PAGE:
SS – Omar Vizquel
RF – Shin-Soo Choo
LF – Michael Brantley
CF – Grady Sizemore
DH – Travis Hafner
SP – C.C. Sabathia
SP – Cliff Lee
SP – Corey Kluber
SP – Bartolo Colon
SP – Carlos Carrasco
Closer – Cody Allen
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Baltimore Orioles
Boston Red Sox
Chicago White Sox
New York Yankees
Tampa Bay Rays
Toronto Blue Jays


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Justin Masterson is 0-3 in his past four starts with a 4.78 ERA and a 1.44 WHIP.
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He has not been as effective, but the Cleveland offense isn’t being as helpful either. In his first six starts the Tribe averaged 6.3 runs. In his past five starts they’ve averaged just 1.6 runs. No matter how well you pitch, it’s hard to win when your team’s bats go silent.
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In those past four starts, two have been stinkers. Both against Tampa Bay. He allowed five runs in 5-2/3 innings on May 12th and seven runs (six earned) in five innings on May 29th. He other two starts he gave up a combined three runs over 15-2/3 innings.
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Two bad starts against a team that has his number (he had a 5.40 ERA against them last year, 7.71 in 2009, 5.65 in 2008) doesn’t take away from the season he is having. He has had quality starts in each of his other nine starts, and has allowed two or fewer runs in eight of them.
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Masterson hasn’t had the best luck in May, as evidenced by his .331 BABIP for the month. It was .255 in April. This month is likely just a way of evening things out. It will likely be somewhere around .300 by season’s end.
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While it’s not at the panic stage, fantasy owners should be a little concerned about his walk rate. Masterson had 13 walks in his first seven starts over 47 innings (2.49 BB/9) and 13 in his past four starts over 26-1/3 innings (4.44 BB/9). Control has been an issue for Masterson in the past so it’s something to keep an eye on.
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I wouldn’t blame you if you held him out of tonight’s game against Texas. They certainly have the ability to add to make his numbers continue to rise. There is no need for widespread panic though (even if the Rangers light him up). He has emerged as a reliable fantasy option and should continue to be. He just set the bar so high for himself with the way he started the season.
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If his owners are beginning to panic a bit, you could possibly get him at a discount. If he struggles tonight, it may be worth an inquiry.
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Carlos Santana enters today’s game hitting .203 with 21 runs, six home runs, 21 RBI, and a .706 OPS. In April, you could live with the poor average (.198) because he provided five home runs and 17 RBI in 24 games. This month, however, is a different story.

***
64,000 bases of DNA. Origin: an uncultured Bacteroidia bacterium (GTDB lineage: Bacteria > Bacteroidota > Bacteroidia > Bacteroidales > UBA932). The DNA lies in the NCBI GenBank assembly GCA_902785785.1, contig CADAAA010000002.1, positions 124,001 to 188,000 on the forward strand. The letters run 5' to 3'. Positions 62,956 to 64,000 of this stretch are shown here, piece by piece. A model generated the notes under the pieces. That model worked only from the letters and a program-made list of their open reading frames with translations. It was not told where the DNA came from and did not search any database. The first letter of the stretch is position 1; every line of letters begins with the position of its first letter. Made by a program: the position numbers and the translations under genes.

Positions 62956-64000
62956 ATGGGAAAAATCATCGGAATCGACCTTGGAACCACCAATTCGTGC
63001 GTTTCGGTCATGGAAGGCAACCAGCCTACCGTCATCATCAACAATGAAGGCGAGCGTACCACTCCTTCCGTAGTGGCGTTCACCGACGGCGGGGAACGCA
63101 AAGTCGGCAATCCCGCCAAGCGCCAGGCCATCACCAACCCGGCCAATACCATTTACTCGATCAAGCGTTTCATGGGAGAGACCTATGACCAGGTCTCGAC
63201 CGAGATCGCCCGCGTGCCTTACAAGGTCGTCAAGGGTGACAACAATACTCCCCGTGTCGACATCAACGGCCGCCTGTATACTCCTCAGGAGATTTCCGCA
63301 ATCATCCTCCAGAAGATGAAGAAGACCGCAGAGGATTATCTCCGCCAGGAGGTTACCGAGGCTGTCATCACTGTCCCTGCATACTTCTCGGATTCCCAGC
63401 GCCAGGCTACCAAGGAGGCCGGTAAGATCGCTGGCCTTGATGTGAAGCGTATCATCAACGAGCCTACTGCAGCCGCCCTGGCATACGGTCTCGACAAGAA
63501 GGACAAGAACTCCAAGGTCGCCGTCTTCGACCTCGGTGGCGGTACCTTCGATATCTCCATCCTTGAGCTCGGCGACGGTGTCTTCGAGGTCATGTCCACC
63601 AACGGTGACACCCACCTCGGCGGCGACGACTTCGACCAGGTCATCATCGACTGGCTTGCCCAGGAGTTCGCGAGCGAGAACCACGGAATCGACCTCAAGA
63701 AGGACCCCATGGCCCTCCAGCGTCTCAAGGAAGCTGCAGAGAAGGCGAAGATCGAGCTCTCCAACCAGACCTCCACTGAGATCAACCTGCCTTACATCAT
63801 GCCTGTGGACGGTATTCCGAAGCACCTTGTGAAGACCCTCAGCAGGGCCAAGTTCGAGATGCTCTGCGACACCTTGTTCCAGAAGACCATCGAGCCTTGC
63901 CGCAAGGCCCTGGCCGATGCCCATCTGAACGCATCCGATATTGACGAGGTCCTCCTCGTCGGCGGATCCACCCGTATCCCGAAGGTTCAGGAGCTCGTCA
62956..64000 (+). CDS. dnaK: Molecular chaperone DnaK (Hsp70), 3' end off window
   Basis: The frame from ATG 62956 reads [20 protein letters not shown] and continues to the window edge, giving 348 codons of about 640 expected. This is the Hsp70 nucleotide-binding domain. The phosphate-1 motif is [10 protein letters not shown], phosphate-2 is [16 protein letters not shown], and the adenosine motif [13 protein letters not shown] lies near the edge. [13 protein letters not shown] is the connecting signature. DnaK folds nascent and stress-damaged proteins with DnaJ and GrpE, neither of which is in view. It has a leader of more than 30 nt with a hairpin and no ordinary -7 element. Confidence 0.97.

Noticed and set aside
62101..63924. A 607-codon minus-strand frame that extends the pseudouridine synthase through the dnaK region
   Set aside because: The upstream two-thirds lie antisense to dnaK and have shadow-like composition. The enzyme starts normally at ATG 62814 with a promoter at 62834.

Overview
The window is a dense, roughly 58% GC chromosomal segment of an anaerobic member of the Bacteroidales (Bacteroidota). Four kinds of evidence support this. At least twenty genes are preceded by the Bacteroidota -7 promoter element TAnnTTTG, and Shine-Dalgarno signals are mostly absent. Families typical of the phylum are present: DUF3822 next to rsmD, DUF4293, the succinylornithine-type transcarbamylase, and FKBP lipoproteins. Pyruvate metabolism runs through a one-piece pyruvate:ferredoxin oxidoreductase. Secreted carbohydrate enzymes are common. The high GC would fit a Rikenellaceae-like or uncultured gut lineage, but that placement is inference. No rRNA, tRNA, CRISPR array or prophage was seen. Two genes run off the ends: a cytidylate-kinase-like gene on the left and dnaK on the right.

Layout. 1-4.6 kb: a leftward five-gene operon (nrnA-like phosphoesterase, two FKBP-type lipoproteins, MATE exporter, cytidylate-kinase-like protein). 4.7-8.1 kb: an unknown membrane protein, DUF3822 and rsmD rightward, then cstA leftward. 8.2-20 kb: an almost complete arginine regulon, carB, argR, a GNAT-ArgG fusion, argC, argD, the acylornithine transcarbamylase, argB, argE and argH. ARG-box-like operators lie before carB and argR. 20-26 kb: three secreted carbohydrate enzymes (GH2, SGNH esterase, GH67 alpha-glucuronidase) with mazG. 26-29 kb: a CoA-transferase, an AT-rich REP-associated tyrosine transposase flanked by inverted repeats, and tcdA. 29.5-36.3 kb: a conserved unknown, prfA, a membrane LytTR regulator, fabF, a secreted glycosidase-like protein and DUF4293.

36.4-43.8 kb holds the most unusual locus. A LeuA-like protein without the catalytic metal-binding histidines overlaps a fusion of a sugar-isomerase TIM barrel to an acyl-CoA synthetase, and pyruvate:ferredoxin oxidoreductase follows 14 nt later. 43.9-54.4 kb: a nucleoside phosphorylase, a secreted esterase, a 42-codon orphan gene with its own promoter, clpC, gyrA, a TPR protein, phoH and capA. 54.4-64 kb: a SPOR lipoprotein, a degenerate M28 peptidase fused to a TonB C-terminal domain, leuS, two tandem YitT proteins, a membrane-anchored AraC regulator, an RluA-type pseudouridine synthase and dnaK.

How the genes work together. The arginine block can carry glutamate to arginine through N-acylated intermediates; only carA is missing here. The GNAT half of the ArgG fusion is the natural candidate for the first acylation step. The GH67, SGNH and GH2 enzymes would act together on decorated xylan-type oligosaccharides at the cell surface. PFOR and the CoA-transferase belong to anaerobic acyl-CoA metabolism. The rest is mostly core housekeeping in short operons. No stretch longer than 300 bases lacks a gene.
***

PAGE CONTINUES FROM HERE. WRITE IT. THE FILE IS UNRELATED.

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Through 19 games Santana’s average is up to .210, which doesn’t exactly excite you, but he only has one home run and four RBI.
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He has a ton of potential, but the results haven’t been there. It’s tough to look at the past to see if a turnaround is in sight because he has played in just 89 games and has just 298 at bats.
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Fantasy owners haven’t given up on him yet as he is still owned in virtually every mixed fantasy league, but if there is ever a time for the taking, it is now.
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Given his struggles and small sample size it will take a bit of a leap of faith. He has delivered in the minor leagues, but there is a chance that he’s the catcher version of Chris Davis, who kills it in the minors, but struggles with major league pitching.
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Part of Santana’s struggles can be attributed to bad luck. His BABIP is a mere .216. In about the same amount of at bats last year for the Tribe Carlos had a BABIP of .216. Like his average that improved slightly yet remains below par, his BABIP has improved to .245 for the month, which is up from .194 in April.
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There is no guaranteeing that he’ll turn this thing around. If he can at least provide the home runs and RBI he is capable of, Santana will at least have some value. If you’re a gambler, it’s worth at least trying to pin down his asking price. If you find a realistic owner, you could possibly work something out. If that owner is holding out hope that Santana will perform like everybody expected him to, the bounty will likely be too high.